Lithium-ion batteries power a whole lot of gadgets needless to say, and quite often do so without trouble. But things like cellphones and laptops and electric vehicles typically are manufactured to exacting specifications and rigorously tested, both by the company and outside experts. The Smoke-Free Alternative Trade Association, which represents for vape-makers, said it “cannot speak to user error or for a manufacturer for their device” and, “If there is truly an issue by using a specific device, similar to a lap top or mobile phone manufacturer, that company should take the appropriate action.”
As well as to be fair, it’s not uncommon for users to modify their best box mod vape, and any number of websites offer tips about how to accomplish that. The industry trade group duly notes that hacked and modded devices can pose a safety risk.
Which begs the question what, if anything, is being done concerning this. Most regulatory discussions about e-cigarettes and vapes pinpoint the Food and Drug Administration’s critique from the chemicals located in the devices. The FDA is about to introduce rules regulating the marketplace, a move that may classify e-cigarettes and vaping products just like tobacco. Products would carry warning labels, sales to minors could be banned, and you’d see restrictions on such things as offering free samples. But little is considered regarding the safety of the devices.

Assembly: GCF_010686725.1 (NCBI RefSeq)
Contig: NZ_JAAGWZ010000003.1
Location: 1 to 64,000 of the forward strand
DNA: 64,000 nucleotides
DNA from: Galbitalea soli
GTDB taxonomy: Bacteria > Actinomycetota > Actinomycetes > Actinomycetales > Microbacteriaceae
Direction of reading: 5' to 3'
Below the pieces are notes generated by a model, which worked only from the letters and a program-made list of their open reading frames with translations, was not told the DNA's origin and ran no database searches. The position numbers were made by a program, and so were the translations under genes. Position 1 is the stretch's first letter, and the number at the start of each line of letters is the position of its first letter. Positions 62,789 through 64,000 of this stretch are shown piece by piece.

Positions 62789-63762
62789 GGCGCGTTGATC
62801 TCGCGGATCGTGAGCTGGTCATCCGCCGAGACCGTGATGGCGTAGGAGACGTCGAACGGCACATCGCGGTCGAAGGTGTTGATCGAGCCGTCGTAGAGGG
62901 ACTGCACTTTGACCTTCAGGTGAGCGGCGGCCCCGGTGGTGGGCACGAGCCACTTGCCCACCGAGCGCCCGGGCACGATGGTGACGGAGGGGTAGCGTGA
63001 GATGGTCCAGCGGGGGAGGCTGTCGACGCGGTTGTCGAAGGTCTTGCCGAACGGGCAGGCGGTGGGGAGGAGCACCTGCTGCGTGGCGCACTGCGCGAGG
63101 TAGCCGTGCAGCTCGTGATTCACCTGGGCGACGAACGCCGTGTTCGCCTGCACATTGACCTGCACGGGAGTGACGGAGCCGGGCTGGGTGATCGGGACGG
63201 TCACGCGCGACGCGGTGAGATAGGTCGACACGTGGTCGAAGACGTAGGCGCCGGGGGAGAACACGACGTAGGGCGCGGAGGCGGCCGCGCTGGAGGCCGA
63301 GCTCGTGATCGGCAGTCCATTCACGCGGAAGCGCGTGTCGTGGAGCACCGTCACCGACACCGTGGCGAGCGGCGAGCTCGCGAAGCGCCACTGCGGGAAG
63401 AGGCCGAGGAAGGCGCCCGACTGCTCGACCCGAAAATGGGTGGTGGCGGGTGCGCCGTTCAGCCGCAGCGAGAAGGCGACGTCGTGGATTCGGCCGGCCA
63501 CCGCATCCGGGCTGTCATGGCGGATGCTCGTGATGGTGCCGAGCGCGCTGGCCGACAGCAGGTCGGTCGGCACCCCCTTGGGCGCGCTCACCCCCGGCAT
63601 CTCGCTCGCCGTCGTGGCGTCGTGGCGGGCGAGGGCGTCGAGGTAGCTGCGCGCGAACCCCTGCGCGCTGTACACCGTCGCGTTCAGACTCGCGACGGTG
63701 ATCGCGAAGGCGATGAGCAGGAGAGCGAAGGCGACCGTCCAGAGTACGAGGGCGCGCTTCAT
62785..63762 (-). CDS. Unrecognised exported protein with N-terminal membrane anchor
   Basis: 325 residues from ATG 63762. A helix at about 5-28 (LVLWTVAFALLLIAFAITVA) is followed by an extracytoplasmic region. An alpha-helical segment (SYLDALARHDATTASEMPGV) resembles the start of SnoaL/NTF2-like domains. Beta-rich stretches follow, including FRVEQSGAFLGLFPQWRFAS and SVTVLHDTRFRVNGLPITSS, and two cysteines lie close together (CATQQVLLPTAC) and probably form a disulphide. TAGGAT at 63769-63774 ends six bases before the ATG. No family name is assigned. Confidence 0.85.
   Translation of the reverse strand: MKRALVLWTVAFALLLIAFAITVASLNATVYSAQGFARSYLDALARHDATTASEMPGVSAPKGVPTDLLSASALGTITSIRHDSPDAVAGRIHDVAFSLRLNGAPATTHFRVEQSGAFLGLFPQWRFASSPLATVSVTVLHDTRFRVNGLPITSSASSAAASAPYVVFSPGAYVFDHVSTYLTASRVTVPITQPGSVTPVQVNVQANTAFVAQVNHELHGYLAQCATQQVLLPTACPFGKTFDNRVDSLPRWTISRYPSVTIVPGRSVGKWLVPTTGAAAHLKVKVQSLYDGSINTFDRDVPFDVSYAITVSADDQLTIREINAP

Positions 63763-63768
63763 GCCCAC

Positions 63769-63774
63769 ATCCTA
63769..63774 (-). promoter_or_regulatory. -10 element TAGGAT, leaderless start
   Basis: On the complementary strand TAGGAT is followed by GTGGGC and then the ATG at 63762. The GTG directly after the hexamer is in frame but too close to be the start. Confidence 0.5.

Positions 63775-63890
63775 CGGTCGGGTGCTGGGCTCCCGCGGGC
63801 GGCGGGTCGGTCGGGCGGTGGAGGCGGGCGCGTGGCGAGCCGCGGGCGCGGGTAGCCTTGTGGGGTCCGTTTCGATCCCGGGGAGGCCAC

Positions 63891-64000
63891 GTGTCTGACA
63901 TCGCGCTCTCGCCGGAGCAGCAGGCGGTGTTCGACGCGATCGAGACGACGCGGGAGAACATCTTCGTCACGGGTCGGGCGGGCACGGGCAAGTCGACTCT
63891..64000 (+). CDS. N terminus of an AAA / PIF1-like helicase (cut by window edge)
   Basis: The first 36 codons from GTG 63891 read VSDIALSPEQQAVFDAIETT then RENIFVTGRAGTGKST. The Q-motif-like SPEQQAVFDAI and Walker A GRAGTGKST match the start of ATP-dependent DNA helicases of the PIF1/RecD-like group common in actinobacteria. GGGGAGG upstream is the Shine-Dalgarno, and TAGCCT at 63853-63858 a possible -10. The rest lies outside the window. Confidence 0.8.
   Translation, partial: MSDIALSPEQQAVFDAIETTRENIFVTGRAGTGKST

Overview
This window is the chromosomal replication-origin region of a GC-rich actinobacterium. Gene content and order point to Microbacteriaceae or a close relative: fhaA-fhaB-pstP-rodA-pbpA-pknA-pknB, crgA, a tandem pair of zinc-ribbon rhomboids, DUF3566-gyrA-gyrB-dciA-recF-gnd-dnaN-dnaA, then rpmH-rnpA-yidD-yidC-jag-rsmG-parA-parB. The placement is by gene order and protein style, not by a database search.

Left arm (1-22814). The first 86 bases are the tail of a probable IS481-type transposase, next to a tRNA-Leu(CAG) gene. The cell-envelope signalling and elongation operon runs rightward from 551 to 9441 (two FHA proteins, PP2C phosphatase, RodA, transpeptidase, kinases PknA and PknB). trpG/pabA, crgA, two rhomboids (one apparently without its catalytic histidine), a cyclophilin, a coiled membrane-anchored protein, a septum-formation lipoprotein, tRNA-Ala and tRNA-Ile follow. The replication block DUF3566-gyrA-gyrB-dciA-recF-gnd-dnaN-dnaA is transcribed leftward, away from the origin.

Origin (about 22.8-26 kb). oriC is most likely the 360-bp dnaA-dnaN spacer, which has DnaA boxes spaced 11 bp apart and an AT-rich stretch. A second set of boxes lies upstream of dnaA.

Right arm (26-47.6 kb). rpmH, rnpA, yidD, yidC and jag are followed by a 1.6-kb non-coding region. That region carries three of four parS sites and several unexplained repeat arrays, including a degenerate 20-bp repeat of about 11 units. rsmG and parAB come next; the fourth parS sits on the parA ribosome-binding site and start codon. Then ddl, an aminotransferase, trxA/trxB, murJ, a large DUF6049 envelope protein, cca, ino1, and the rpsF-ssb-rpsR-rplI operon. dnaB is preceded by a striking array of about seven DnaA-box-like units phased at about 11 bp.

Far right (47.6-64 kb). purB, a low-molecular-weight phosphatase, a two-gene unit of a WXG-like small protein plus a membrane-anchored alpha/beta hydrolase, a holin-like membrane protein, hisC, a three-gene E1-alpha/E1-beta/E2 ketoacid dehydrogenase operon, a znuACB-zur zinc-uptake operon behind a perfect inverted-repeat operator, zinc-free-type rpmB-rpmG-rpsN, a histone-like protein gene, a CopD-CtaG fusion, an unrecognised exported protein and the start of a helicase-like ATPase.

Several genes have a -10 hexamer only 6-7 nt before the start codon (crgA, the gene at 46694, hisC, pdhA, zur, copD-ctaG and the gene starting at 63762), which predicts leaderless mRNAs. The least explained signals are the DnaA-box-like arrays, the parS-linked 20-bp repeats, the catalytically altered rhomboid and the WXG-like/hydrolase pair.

The Smoke-Free Alternative Trade Association says it supports “reasonable science-based regulations,” but opposes whatever might “stifle innovation.” But it really argues “e-cigs and vapor items are technology products, separate and distinct from combustible tobacco.” They liken those to electronic products.
That’s where things get tricky. Asked if this has any safety concerns regarding the devices, the individual Products Safety Commission deferred to the FDA, saying it will be the federal regulator in control there. The FDA does claim responsibility for ensuring the security in the parts from the devices that happen to be found in the intake of tobacco products. But there aren’t lots of safety rules for manufacturers to follow, as well as the FDA is encouraging men and women to report any problems.
Viswanathan has a recommendation for companies making what is vaping? and also other gadgets that use lithium-ion batteries: Crib from automakers making electric cars. They’ve developed sophisticated systems for minimizing the hazards of problems. “Lithium-ion batteries fundamentally are susceptible to catching fire,” he says, “and car makers have realized efficient ways to create zones where these batteries are safe to work.”
Granted, the percentages your vape pen will blow up as an exploding cigar are slim. However it is possible, so your best option is to buy a quality vape pen from your reputable manufacturer. Check the parts-once they appear and feel cheap, they probably are. Viswanathan suggests making certain it’s got some type of battery management system to stop shorts and thermal runaway. Ensure you’re while using right battery and charger, and don’t modify anything.